Hindu religion has several gods, who manifest themselves in human form, and then come to rescue man during a time of trouble. The gods Brahma, Vishnu, and Shiva form the trinity in Hindu religion. Brahma is in charge of creation, having grown from the navel of Vishnu. He later made himself a goddess to enable him create the world and human beings (Bryant, 12).
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Vishnu is the most powerful of the three and is supposed to sustain the status quo. They believe that everything is in place the way Vishnu wants, and he stays vigilant to ensure things do not go astray.
So far, he has had nine avatars, and it is believed the next will be a white horse. Shiva is a god of destruction. He is believed to reside on at the top of the Himalayas. He facilitates reincarnation by destroying old things and men. All these gods are depicted differently, according to the roles they play. It is essential to note that Krishna was an avatar of Vishnu. Krishna worshippers identify themselves with devotion to Vishnu (Vaishanvism), and the religious philosophy of Vedi (Bryant, 12).
Krishna followers subscribe to (ISKCON) The International Society for Krishna Consciousness, an association created in 1966. The late A. C. Bhaktivedanta Swami Prabhupada moved to America in his old age and settled in New York, where he started the society. The movement was originally founded by Chaitanya Mahaprabhu, who instructed people on excessive dedication to Vishnu. A. C. B. Swami Prabhupada was inducted to the movement by his friends at the Guadiya Matha Mission, which was based in Calcutta.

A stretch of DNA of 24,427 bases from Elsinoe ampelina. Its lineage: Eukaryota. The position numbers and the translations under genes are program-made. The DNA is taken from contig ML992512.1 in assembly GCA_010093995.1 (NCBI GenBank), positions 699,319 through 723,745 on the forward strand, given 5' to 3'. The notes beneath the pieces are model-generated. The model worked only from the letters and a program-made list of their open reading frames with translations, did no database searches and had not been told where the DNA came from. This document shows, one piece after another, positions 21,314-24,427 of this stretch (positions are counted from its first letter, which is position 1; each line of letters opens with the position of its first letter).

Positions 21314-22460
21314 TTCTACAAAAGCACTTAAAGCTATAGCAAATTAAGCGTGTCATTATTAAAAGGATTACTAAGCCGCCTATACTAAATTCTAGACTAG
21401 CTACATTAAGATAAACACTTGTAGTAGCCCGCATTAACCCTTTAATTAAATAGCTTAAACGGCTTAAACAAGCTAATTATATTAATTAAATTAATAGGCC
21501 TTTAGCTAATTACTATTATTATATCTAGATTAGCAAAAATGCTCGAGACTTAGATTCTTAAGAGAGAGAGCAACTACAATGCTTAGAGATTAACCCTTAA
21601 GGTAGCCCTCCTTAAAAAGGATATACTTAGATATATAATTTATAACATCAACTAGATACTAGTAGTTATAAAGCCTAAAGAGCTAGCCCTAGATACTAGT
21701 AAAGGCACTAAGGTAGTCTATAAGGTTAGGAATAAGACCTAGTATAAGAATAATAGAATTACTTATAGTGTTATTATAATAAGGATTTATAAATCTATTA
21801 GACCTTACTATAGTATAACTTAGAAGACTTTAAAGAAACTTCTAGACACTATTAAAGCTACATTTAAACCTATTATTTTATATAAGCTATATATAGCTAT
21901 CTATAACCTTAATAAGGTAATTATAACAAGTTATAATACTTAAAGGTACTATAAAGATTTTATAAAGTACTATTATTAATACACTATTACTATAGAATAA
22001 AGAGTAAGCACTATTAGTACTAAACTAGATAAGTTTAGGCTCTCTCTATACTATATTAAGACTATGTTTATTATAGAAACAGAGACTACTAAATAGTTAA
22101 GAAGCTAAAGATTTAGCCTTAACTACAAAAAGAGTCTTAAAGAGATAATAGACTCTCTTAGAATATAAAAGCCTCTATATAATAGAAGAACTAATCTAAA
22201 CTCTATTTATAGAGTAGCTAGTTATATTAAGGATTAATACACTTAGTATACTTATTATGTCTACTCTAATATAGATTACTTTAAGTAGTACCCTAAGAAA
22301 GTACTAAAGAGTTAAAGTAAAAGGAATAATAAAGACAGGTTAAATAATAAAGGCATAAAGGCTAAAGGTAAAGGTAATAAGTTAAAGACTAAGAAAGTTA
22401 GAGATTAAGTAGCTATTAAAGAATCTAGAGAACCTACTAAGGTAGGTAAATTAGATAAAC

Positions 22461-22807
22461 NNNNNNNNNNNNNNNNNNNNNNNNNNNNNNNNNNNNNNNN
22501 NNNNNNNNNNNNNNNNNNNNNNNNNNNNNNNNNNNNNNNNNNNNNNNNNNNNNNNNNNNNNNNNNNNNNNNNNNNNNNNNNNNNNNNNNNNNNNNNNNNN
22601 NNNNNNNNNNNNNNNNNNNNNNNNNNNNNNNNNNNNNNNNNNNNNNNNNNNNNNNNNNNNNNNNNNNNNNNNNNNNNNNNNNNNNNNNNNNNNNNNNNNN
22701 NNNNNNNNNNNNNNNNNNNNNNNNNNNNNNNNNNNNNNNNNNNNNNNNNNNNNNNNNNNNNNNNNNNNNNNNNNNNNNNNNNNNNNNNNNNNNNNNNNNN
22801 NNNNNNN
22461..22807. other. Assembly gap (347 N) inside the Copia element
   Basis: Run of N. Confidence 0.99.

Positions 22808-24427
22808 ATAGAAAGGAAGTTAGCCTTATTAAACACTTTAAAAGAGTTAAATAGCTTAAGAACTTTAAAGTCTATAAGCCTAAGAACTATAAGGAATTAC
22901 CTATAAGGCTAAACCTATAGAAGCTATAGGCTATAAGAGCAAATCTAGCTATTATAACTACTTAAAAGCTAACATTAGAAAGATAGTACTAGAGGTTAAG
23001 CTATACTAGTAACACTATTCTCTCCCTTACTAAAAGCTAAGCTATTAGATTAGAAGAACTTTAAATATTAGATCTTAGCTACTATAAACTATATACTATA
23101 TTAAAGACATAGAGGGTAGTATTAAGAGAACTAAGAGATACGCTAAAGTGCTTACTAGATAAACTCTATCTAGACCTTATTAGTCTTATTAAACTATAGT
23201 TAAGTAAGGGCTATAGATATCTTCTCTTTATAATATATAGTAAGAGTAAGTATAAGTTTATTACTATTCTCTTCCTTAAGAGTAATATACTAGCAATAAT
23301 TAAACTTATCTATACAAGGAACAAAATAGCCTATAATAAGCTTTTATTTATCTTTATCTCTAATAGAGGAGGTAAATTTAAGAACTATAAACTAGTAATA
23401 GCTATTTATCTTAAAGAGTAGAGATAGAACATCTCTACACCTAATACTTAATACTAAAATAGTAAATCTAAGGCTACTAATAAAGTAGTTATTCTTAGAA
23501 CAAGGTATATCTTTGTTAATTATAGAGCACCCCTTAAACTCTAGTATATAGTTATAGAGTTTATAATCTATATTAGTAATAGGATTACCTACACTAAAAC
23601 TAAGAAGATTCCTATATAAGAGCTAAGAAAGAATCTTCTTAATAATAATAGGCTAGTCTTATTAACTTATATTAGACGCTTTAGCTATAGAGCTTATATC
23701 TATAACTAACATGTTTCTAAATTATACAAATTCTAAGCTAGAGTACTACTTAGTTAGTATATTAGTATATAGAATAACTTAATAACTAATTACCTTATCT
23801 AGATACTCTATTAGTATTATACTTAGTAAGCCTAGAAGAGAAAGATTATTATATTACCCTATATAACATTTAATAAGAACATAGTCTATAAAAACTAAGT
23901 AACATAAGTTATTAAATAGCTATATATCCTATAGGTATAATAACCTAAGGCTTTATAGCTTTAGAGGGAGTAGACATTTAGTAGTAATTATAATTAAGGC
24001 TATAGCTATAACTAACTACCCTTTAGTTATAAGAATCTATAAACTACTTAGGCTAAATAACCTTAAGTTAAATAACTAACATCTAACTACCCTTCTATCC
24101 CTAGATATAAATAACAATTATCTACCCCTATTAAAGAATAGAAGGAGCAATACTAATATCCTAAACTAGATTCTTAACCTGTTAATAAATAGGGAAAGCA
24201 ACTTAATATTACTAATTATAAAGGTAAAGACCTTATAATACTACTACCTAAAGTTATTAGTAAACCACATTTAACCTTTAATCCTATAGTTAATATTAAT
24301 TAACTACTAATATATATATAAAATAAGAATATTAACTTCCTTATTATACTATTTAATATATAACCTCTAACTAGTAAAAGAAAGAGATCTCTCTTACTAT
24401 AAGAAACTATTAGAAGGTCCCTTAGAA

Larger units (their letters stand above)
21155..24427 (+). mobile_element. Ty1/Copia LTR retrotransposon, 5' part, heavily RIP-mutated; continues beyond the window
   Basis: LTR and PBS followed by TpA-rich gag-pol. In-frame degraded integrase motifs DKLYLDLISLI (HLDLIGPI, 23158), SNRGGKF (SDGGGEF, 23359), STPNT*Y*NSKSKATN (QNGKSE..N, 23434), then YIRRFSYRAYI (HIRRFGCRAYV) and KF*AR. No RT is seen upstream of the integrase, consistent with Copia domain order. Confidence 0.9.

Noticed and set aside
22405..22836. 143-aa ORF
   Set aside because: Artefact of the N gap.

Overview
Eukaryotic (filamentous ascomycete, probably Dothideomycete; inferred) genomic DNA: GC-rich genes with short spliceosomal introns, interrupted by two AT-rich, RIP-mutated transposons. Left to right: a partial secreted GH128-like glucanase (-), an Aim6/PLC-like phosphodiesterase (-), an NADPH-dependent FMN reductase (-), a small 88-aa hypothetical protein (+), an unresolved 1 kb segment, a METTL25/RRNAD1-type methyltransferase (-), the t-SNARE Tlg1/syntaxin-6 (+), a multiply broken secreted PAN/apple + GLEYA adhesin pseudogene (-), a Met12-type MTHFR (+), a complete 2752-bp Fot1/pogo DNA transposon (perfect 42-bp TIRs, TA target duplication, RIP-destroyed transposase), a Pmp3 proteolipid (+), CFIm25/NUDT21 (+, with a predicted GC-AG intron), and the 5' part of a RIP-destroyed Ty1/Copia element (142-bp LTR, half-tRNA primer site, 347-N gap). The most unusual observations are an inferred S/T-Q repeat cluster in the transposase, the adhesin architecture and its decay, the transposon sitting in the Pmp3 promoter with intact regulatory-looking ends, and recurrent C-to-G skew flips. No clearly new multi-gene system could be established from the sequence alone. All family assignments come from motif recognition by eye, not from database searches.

They worship by chanting the Krishna mantra and performing sentient dance routines around statues of Krishna (Bryant, 12). They believe in aim towards salvation in the end, and carry out several practices to help them achieve this, most notably lacto-vegetarianism. They also abstain from illegitimate sex, gambling and intoxicants like tobacco, alcohol and many more.
As observed from their beliefs and practices, we can conclude that Krishna followers are monotheist. This is unlike original Indian religion which had polytheistic characteristics. Mainstream Hindus believe in the existence of more than one god, and have gone further to categorize them either as major or minor (Bryant, 12).
According to them, Krishna was only an avatar, and like his predecessors, he died. They are waiting for his successor, who will appear as a Kalki on a white horse bearing a sword that will be used to eradicate poverty and corruption. Krishna followers view him as their main deity. They do not have any regard for past avatars or future avatars, although they acknowledge god Vishnu’s existence.
It is noteworthy that both Krishna followers and mainstream Hindus believe that life has a purpose, and we have to achieve this before the end of our lifetime on earth. For mainstream Hindus, the purpose of human life can be analyzed in four stages, namely; Dharma, which requires someone to fulfill their moral, religious and social obligations.
Artha necessitates personal success by attaining financial stability, while Kama calls for restraint when laboring to satisfy our needs. Moksha is regarded as the ultimate purpose of life (Saliba, 45). Here, people aspire to avoid reincarnation, by strict adherence to frugal discipline of world denouncers, by direct knowledge of ones inner self. Krishna followers, on the other hand, lay emphasis on Dharma and Moksha.
Members of the ISKCON worldwide participate in numerous charity activities of different types, targeting different sections of society. They are universally involved in the provision of rations and accommodation for the famished and destitute. Their branches worldwide collect funds which are then used to achieve this goal.